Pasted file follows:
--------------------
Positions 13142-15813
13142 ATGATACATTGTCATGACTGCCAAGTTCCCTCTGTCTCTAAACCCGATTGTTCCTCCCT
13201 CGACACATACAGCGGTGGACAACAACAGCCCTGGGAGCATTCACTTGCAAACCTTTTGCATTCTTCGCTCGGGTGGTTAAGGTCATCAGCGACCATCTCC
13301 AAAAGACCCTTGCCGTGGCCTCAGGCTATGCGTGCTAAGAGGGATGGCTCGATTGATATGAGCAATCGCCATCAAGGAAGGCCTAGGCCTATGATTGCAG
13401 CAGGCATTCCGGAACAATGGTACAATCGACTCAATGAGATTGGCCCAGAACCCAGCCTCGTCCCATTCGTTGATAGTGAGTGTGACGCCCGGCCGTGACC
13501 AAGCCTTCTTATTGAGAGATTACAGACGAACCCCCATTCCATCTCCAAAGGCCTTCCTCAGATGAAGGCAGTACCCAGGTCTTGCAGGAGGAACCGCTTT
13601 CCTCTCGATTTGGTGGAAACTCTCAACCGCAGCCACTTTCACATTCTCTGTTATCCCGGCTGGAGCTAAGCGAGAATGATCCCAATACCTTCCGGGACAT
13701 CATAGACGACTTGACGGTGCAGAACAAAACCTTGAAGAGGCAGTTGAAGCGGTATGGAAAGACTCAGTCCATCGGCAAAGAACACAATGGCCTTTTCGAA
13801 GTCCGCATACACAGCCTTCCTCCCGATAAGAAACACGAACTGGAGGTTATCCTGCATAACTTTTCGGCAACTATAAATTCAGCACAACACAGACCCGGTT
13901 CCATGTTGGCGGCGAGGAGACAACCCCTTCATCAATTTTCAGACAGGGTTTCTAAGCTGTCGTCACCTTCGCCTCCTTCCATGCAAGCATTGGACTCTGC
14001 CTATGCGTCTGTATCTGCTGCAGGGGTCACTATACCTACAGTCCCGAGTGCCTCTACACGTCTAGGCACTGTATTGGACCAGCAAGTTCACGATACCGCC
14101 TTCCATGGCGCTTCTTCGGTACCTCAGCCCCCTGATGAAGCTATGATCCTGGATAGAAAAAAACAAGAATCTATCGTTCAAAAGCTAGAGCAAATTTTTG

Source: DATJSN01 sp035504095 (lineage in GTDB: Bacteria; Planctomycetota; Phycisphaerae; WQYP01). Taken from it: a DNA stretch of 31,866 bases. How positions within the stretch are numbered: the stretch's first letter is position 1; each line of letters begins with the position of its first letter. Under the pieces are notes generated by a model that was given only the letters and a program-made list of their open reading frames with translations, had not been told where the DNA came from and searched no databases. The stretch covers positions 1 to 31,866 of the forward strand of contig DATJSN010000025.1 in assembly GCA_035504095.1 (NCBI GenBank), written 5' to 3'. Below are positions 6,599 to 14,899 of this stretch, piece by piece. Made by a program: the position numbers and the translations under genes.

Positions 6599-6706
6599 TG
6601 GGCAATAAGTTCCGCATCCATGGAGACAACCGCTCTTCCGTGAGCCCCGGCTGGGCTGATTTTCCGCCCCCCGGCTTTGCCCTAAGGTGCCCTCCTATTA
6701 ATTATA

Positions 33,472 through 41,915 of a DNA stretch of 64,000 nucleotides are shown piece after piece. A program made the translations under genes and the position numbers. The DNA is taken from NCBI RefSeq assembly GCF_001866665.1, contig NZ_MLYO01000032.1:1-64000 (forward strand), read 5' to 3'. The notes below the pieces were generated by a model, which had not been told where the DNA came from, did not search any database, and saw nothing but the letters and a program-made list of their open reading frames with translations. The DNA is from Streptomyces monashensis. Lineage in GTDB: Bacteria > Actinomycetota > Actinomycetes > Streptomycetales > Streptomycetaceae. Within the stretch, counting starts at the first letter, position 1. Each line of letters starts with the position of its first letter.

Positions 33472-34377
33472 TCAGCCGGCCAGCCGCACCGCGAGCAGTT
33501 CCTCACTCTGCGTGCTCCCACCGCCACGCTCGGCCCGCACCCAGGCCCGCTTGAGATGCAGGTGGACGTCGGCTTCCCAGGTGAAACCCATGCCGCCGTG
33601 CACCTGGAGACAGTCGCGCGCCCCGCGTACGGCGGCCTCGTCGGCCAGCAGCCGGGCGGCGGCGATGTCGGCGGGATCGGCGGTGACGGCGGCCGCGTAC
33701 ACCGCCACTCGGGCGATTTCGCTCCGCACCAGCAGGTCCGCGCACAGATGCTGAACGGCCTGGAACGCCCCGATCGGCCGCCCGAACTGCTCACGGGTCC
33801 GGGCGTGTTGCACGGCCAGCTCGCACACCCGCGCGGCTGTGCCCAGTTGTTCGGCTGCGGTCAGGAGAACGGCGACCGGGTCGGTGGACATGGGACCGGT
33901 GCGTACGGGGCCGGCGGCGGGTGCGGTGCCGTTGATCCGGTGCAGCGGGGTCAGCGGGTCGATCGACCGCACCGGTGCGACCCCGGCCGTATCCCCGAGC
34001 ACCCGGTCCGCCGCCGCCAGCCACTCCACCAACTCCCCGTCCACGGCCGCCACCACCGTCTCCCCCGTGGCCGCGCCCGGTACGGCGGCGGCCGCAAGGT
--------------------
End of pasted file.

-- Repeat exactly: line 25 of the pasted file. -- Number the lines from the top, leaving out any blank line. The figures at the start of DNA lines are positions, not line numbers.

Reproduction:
33901 GCGTACGGGGCCGGCGGCGGGTGCGGTGCCGTTGATCCGGTGCAGCGGGGTCAGCGGGTCGATCGACCGCACCGGTGCGACCCCGGCCGTATCCCCGAGC